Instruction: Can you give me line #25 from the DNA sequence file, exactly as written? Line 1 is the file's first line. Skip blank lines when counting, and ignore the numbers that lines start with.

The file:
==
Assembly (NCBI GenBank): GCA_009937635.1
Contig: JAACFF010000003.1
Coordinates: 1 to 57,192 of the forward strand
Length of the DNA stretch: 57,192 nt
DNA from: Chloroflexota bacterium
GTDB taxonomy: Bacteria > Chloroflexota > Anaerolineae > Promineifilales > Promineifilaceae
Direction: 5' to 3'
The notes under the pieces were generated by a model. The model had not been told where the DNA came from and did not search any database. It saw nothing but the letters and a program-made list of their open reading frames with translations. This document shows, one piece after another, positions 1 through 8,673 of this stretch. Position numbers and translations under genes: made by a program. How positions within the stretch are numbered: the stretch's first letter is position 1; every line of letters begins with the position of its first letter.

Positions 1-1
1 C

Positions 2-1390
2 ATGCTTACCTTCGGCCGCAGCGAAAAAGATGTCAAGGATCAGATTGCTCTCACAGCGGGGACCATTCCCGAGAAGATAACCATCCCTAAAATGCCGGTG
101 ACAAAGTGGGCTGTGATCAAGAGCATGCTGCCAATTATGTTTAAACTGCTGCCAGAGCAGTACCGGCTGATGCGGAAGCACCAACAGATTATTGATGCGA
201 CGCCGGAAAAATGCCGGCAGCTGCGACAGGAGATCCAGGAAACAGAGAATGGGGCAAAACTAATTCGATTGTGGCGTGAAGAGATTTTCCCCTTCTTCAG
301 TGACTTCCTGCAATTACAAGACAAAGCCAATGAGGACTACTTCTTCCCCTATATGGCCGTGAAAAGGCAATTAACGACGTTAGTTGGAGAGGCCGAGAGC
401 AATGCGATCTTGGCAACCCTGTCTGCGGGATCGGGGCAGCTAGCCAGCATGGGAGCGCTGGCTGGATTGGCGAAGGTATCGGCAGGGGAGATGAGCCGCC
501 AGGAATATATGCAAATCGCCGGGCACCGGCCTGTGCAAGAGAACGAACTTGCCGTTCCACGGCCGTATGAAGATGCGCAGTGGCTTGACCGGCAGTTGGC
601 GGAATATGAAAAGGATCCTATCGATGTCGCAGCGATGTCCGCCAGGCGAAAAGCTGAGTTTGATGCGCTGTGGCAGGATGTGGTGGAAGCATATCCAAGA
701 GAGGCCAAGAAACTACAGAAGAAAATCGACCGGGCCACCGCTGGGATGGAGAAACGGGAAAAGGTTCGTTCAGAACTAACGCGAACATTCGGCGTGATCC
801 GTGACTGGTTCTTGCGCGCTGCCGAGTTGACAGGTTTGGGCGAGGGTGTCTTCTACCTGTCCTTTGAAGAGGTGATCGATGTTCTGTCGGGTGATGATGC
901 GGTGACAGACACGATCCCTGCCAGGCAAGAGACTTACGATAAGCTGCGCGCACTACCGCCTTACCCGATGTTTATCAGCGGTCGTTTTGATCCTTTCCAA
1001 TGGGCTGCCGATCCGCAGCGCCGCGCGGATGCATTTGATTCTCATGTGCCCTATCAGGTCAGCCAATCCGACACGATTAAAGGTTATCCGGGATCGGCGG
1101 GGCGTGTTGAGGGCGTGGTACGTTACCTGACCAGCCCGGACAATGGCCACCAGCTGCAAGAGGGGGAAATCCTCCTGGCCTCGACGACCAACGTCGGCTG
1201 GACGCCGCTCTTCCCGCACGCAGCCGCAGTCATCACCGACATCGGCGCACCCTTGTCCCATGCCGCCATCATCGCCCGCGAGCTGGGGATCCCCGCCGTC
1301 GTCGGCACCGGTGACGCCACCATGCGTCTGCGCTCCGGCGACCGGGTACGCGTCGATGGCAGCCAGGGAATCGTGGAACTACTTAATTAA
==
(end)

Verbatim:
1301 GTCGGCACCGGTGACGCCACCATGCGTCTGCGCTCCGGCGACCGGGTACGCGTCGATGGCAGCCAGGGAATCGTGGAACTACTTAATTAA